Fashion Face Off: Victoria’s Secret vs. Savage X Fenty
In the world of American lingerie, Victoria’s Secret has long reigned supreme. The brand’s pervasive influence on this billion-dollar industry stems from a vision they masterfully created back in 1977: think skinny young white women with blond hair prancing around in skimpy undergarments. Despite its exclusive, narrow, and sexist message, the brand has resonated with young girls since its start (particularly young white girls), whose desire to exist within the impossible standard set forth by the company has propelled Victoria’s Secret to the seven-billion dollar behemoth it is today. For many, including Rihanna, this exclusionary vision no longer flies.
In May of last year, Rihanna created Savage X Fenty, a body-positive, size-inclusive lingerie line. The Savage X Fenty line gave way to a new vision, one that included women of many different body types and that had the ability to resonate with all young girls. Who better to prove the feasibility of diversity on the runway than a groundbreaking musician like Rihanna?
This new addition to the lingerie industry came at a necessary and fortunate time. Victoria Secret’s recently-fired CEO, Ed Razek, had been consistently making trans and fatphobic comments. He had also been excluding trans and plus-sized women from participating in fashion shows. Under his leadership, the brand had put forth an ad campaign entitled “the perfect body,” which was primarily comprised of skinny white women.
In direct contrast, Rihanna staged a fashion show this past September that disproved this notion of the perfect body. The models ranged from former Victoria’s Secret angel Gigi Hadid to transgender actress Laverne Cox to renowned plus-size model Paloma Elsesser. Performers at the event included Migos, Normani, Halsey, and A$AP Ferg. The show was the most talked about event at New York Fashion Week, receiving approval from fashion’s top critics, including the New York Times’ Vanessa Friedman, who described the show as “Rihanna’s Spectacular Sexy Underpants Variety Hour.”
Rihanna’s star-studded extravaganza dethroned Victoria’s Secret’s annual show, which has since been called off. The cancellation of the Victoria’s Secret show–an event that once attracted more than fifty million viewers–proved that inclusiveness could reach a greater audience of people and, hopefully, attract more customers. Investors appear to be convinced by the power of expanding beauty standards too; a few weeks ago, Savage X Fenty received almost seventy million dollars in various investments.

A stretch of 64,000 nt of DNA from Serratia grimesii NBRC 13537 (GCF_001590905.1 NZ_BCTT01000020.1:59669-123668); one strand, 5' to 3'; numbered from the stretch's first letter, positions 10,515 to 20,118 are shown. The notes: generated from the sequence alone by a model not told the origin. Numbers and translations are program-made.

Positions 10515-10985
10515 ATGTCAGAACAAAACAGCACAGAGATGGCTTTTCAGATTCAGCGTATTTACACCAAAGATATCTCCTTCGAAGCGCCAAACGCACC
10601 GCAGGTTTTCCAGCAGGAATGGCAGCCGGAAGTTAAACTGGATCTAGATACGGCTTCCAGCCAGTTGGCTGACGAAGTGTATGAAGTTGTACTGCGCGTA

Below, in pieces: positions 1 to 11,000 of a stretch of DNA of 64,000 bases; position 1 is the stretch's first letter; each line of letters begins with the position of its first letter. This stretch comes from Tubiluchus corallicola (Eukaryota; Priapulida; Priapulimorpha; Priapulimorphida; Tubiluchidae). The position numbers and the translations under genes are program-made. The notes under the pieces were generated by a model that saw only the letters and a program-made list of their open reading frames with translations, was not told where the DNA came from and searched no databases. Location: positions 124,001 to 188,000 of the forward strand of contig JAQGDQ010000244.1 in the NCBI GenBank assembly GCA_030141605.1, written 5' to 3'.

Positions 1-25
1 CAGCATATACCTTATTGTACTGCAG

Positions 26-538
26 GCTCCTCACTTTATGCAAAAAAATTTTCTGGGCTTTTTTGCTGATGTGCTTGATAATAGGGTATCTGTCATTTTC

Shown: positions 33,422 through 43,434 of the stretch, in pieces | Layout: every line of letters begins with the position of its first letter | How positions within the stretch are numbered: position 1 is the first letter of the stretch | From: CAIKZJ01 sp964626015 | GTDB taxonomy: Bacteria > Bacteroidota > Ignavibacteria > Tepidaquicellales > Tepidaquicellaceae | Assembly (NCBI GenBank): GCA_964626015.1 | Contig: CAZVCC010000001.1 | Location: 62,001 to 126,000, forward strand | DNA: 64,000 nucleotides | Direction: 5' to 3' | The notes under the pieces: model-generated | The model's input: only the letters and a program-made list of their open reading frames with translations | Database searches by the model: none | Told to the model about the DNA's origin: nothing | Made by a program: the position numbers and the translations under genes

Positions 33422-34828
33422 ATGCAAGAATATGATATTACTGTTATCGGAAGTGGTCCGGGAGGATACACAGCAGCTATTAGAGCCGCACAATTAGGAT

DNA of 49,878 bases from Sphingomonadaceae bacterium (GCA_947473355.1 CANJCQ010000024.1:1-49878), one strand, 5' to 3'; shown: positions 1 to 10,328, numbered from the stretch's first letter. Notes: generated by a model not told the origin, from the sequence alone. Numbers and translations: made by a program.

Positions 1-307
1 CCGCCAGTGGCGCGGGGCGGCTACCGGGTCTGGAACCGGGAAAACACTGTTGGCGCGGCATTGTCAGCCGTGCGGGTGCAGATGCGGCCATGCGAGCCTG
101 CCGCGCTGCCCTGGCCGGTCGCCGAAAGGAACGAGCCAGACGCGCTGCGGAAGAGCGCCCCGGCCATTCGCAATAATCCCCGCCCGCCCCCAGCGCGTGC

Clearly, many people, especially young ones, respond well to calls for diversity in the media and on social platforms. The question still remains, though: Will those same people become consumers of diverse brands? Will their liberal attitudes be reflected in their credit card bill or where they shop?
One can start to answer these questions right here, within the walls of Packer.
Lula Boyd (21’) offered her take on the issue, saying, “Rihanna’s line is targeting a wider, more diverse range of people, which makes it a lot more appealing. I wouldn’t want to support and give money to an organization like [Victoria’s Secret] after hearing stuff like that.”
An Upper Schooler who preferred to remain anonymous had a different opinion: “Personally, if I like a brand’s product, [their lack of inclusiveness] doesn’t prevent me from shopping there. Also, there are already a limited number of places to shop for bras.”
The student makes a good point. As it happens, the most popular and well-priced brands tend to be the least diverse, bringing the question of convenience and accessibility into play.
Another female junior shared her opinion: “I’d like to think that I always consider the ethics of a brand and what they support when shopping. Though I don’t think it’s honest to say that [a company’s ethics] is always on my mind.”
These opinions bring up questions not only about lingerie, but also shopping as a whole; they illustrate the difficulty of always being politically and ethically mindful when shopping. After all, it is not just Victoria’s Secret that is controversial. Think about Gucci, H&M, and even Chick-Fil-A, all of which have had their fair share of controversy. Gucci had a blackface scandal, H&M, a culturally insensitive photoshoot, and Chick-Fil-A, a virulently homophobic owner.
So, can Rihanna’s attempt at revolutionizing lingerie throw brands like Victoria’s Secret into the gutter? Will her efforts reach everyone—even those who don’t entirely fit into her company’s image? We will have to wait and find out.